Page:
Week 10 wasn't the most exciting weekend of college football, but even with a watered-down slate of games, a number of performances stood out as remarkable.
Outside of the most impressive overall teams—here's looking at you, Florida State—certain players, coaches and units elevated their game to a unique level of efficiency, helping their teams come out victorious.
On the other side of the coin, certain players, coaches and units choked, either costing their teams the game or forcing them to win in spite of how they performed.
Here's a look at the best and the worst from Week 10.
After looking disoriented for long stretches against Stanford and Oregon, UCLA's offense got back to its old, dominant ways in an easy win over Colorado.
Hundley was the major catalyst for that improvement. The sophomore was efficient throwing the football, finishing 19-of-24 for 273 yards and two touchdowns, and he added 72 yards plus two more scores on the ground.
According to ESPN, he led the nation in Adjusted Total QBR for the weekend, finishing with a near-perfect 97.0.
Hundley's once-glowing NFL stock took a hit in the losses at Stanford and Oregon, but games like this remind scouts and fans why it was so high to begin with. When he's on, Hundley is really on.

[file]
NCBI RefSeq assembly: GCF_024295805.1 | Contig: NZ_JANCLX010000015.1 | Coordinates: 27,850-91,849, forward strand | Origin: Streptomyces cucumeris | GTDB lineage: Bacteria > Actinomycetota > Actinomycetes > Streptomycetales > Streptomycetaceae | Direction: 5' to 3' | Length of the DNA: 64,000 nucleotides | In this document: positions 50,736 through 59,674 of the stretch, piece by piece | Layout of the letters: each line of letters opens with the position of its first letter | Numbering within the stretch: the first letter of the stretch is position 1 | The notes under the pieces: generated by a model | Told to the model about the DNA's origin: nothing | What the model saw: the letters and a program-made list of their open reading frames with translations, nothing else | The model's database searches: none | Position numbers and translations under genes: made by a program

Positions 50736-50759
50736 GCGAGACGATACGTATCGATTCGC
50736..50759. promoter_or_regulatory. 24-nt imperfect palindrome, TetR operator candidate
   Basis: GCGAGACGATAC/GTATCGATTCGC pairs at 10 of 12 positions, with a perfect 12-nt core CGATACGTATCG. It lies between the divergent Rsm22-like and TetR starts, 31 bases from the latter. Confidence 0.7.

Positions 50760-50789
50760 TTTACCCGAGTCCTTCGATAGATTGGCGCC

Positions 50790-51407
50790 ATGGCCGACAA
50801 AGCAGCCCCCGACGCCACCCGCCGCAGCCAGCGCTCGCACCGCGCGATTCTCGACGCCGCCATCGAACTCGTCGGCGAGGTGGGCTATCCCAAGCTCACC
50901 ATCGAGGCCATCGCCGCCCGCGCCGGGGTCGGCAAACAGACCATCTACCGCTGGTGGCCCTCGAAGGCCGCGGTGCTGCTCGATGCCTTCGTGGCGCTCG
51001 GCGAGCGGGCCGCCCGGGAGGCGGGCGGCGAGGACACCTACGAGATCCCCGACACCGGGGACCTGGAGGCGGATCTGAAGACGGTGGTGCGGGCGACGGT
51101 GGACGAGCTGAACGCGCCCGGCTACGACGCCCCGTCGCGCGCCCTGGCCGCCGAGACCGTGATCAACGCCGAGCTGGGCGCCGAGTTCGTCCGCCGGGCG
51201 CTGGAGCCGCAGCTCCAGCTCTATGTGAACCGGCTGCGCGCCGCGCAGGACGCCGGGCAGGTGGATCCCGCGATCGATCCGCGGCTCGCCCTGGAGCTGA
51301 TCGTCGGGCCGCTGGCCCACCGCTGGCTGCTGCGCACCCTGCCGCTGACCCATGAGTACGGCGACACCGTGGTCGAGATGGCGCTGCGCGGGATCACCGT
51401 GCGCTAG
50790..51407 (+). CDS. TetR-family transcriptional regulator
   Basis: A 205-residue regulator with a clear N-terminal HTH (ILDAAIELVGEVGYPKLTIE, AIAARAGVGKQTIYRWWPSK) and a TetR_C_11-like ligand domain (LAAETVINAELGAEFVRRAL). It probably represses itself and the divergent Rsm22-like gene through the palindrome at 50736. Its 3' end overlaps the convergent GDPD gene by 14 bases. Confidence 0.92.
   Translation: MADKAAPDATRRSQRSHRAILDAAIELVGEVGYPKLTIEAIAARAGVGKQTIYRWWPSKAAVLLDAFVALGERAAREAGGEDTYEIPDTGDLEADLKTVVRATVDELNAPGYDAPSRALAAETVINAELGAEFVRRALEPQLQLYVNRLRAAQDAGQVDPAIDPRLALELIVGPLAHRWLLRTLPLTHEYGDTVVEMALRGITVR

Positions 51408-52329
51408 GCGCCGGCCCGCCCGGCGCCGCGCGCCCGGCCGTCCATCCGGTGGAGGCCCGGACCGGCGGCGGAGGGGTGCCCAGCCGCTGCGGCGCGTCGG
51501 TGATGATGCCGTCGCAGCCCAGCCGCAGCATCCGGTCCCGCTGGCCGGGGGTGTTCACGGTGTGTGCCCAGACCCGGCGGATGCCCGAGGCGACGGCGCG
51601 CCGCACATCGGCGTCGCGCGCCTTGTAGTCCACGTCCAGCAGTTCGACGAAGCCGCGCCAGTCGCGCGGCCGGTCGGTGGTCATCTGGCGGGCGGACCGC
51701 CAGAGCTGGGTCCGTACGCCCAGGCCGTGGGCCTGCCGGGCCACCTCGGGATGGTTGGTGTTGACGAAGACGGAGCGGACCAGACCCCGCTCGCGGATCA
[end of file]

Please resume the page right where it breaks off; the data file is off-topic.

Thomas continued his reign as the most frustrating player in college football on Saturday, finishing with a season-high 391 passing yards—nearly 100 more than his previous mark—but continuing to turn the ball over at an unacceptable clip.
After throwing four interceptions in the Hokies' home loss to Duke last week, Thomas threw two more in their upset loss at Boston College, adding two second-half fumbles that cost his team the game.
There are times during each game when Thomas makes your jaw drop. He is capable of making some genuine "wow" throws, threading the ball into windows that most quarterbacks wouldn't even attempt.
But none of that matters until he truly learns how to play his position. And it's starting to look like he never, ever will.
Gurley isn't 100 percent healthy, but sensing how badly his depleted offense needed a lift, he suited up for the World's Largest Outdoor Cocktail Party and helped Georgia shred a vaunted Florida defense.
Despite appearing out of shape from the time off, Gurley put the team on his proverbial back, finishing the game with 187 yards and two touchdowns on 20 offensive touches.
He showed explosiveness on a 73-yard touchdown catch in the first half, but it was Gurley's patented power that helped ice the game.
He picked up a number of crucial (and difficult) first downs on the Bulldogs' final drive, allowing them to run out the clock and clinch the win without Florida getting to touch the ball.
Far be it from me to second guess Kingsbury, who has forgotten more about football (and style) in his 34 years of life than I will ever know.
Still, it does bear mentioning the curiosity of Texas Tech's game plan against Oklahoma State, where true freshman quarterback Davis Webb was allowed to throw 71 passes.